Fundamental gene in human nature to hand something on
Two Prime Ministers coined phrases which witnessed their nexus over the last few days. John Major talked about ?wealth cascading down through the generations? and two decades earlier Harold Wilson uttered the truism: ?a week is a long time in politics?. The astonishing collapse of Gordon Brown?s courage and his general election strategy is blamed by his closest confidantes on the impact of Conservative policy on tax and their effect on the polls. But how could the Prime Minister be so disengaged from reality that he didn?t see this coming?
It is perhaps a fundamental gene in human nature that we desire to pass something of ourselves down through the generations. Society evolves through the experience of previous generations and through great reformers such as Wilberforce and Joseph Chamberlain. Modern day scientists are not expected to rediscover the work of Faraday and other physicists. So why should every small business be expected to start afresh with each generation?
Birmingham and the Black Country were born out of industry. Yet it is not just cheap labour in China that has crippled our small engineering works. How many have failed when a founder dies and his heirs have had to sell the business to raise money for death duties? How many stately homes have been lost to our national heritage and now lie in ruin because of the short sightedness of envious legislators?
No. There is something fundamentally good in human nature to want to pass on our endeavours. It is not wicked. Yet death duties or ?inheritance tax? mitigate against this natural wish. At first, death duties were designed only to apply to multi millionaires. But now most of us fall into that trap. Parents worry whether their home in Solihull will be passed on down to their children. Children in Lichfield fret over whether they will inherit anything from their ailing parent.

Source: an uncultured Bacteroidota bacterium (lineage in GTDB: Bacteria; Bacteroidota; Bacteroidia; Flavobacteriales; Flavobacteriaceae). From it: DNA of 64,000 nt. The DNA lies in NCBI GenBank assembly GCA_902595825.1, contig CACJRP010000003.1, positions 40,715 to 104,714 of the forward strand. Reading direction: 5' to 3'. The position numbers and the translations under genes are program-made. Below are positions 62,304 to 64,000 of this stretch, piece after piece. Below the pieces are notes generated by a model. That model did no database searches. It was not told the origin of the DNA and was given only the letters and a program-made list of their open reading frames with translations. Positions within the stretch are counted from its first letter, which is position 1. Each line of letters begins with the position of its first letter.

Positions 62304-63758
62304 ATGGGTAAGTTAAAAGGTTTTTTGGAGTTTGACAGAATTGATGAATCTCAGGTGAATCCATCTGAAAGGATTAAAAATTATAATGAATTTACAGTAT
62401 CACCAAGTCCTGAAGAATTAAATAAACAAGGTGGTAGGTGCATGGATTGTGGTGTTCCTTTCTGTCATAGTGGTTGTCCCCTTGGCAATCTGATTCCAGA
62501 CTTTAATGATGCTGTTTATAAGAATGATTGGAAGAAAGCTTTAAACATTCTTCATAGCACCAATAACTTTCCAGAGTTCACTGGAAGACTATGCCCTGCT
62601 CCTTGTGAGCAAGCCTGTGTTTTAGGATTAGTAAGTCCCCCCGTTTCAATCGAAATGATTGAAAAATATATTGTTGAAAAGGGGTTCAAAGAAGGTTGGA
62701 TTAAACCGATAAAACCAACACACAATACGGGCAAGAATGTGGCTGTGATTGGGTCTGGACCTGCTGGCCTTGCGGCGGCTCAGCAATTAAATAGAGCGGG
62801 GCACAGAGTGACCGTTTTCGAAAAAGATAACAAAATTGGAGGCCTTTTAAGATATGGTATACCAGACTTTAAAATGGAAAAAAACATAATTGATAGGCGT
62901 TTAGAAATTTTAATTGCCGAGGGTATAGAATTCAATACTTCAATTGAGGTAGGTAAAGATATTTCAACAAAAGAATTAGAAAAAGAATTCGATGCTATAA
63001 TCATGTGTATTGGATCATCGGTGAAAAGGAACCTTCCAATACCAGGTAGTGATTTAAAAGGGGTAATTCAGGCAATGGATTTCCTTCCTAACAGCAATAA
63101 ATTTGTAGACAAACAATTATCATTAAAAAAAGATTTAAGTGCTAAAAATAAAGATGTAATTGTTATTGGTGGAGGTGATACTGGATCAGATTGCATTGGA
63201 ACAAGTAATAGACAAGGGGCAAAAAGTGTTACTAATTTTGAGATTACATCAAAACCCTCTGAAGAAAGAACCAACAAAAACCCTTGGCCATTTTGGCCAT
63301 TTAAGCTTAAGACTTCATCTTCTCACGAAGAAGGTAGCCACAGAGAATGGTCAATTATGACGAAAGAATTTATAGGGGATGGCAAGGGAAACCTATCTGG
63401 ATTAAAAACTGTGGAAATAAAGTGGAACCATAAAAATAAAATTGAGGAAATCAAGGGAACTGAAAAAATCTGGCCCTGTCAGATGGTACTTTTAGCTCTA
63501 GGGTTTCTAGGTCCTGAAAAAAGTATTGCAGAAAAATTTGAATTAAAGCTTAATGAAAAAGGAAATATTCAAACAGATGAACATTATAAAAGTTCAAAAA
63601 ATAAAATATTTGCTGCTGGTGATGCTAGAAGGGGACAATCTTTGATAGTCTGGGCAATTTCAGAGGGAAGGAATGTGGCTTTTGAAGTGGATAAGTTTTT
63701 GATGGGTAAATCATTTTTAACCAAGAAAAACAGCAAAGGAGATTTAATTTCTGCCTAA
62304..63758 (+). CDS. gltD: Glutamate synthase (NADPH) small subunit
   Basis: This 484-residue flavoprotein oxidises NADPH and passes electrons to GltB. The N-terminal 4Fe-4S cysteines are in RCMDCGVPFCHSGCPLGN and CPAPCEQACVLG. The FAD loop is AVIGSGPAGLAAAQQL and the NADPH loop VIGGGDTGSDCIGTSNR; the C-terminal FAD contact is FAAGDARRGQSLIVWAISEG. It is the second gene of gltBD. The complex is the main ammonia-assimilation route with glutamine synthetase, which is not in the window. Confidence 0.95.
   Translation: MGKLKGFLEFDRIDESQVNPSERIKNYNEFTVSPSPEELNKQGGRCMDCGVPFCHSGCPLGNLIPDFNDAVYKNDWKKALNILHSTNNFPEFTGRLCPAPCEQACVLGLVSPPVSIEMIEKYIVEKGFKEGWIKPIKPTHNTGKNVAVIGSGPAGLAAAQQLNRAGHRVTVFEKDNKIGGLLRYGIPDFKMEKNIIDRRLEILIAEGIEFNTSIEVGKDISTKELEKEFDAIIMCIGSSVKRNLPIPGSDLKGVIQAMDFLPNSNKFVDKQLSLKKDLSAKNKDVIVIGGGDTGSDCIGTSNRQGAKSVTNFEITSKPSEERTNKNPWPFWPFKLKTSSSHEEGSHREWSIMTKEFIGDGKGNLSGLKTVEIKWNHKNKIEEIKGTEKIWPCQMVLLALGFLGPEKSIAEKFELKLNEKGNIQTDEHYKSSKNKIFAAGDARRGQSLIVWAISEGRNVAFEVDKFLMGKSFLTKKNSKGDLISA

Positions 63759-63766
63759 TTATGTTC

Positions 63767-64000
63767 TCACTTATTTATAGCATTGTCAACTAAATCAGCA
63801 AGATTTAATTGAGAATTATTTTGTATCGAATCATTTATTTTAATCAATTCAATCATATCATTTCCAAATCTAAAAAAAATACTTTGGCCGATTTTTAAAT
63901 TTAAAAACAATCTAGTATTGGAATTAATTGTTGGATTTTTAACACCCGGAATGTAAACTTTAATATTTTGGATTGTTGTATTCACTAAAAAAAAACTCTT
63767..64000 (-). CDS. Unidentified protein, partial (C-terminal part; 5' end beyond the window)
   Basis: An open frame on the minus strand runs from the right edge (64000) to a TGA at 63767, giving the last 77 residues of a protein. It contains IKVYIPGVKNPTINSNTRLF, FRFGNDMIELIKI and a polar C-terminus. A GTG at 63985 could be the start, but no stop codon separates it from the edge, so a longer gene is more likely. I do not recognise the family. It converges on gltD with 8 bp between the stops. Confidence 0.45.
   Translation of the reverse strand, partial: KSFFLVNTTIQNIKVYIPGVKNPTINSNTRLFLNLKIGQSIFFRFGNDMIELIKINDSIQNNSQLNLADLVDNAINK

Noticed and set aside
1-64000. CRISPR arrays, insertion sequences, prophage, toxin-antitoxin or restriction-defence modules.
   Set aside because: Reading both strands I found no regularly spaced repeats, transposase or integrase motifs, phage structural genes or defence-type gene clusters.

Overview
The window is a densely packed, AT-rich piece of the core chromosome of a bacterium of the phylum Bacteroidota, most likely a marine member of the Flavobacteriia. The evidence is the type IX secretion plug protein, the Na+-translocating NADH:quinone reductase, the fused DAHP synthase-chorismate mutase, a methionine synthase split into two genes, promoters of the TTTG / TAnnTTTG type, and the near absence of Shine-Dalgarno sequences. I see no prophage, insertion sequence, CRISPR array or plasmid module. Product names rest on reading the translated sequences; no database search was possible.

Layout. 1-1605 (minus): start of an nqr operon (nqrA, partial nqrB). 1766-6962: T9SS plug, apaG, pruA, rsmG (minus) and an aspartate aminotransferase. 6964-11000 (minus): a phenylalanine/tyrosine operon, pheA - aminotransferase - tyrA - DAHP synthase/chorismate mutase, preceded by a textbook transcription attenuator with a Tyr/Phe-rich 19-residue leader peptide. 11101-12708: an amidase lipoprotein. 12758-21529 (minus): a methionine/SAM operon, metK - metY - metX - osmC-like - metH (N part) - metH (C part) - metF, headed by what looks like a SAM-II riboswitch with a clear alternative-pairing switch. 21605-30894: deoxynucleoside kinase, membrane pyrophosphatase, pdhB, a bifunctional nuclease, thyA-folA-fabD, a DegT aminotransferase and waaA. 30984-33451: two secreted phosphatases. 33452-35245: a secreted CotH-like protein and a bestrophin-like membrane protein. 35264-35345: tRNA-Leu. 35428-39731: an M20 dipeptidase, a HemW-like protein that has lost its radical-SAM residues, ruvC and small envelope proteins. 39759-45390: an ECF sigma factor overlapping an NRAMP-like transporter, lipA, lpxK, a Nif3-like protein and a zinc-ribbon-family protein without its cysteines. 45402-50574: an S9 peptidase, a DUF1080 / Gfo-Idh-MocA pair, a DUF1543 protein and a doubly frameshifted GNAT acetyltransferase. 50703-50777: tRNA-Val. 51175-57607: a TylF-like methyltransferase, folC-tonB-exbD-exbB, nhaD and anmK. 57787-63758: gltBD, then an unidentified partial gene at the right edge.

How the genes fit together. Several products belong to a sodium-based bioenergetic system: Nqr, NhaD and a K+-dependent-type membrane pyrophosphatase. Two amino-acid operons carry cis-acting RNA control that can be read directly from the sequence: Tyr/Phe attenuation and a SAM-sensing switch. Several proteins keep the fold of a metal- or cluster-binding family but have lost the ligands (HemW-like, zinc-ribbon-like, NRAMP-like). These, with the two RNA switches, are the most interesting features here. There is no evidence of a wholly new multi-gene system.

And the most galling thing of all is that these acquisitions have been paid for after paying income tax! So, you pay taxes, yet you manage to save what is left, you invest – and then the Chancellor grips you with a double whammy when you die.
This was never acceptable, and I would argue never morally right, but it was tolerable when it was the other person: the multi-millionaire. But with inheritance tax thresholds set at ?300,000, 37% of all home owners in the United Kingdom are now affected. And it is much higher than that here in the midlands. Since 1997, the number of households paying death duties has doubled. It is no longer a tax on the very rich but a tax on the middle class and on their aspirations.
In Solihull, the cost of an average home is now ?248,591 while in my district of Lichfield, which includes old mining areas, it is ?227,452. With inevitable additional savings, these households will be subject to death duties.
So when the Conservatives announced amongst other things that they would raise the death duty threshold from ?300,000 to ?1 million, they lifted 9 million households out of the inheritance tax trap. The Treasury?s own figures show the cost of this move is relatively small yet it reveals something in Gordon Brown?s nature that, budget after budget, he chose to increase the income from death duties.
West Midlanders believe in the work ethic. We ask for little yet give much to industry and to the many charitable groups and societies to whom we donate our time. When left-thinking analysts squeal that the polls have changed because of panderings to greed, they are very wrong. There is an inalienable right and a moral good in passing on our endeavours to our successors.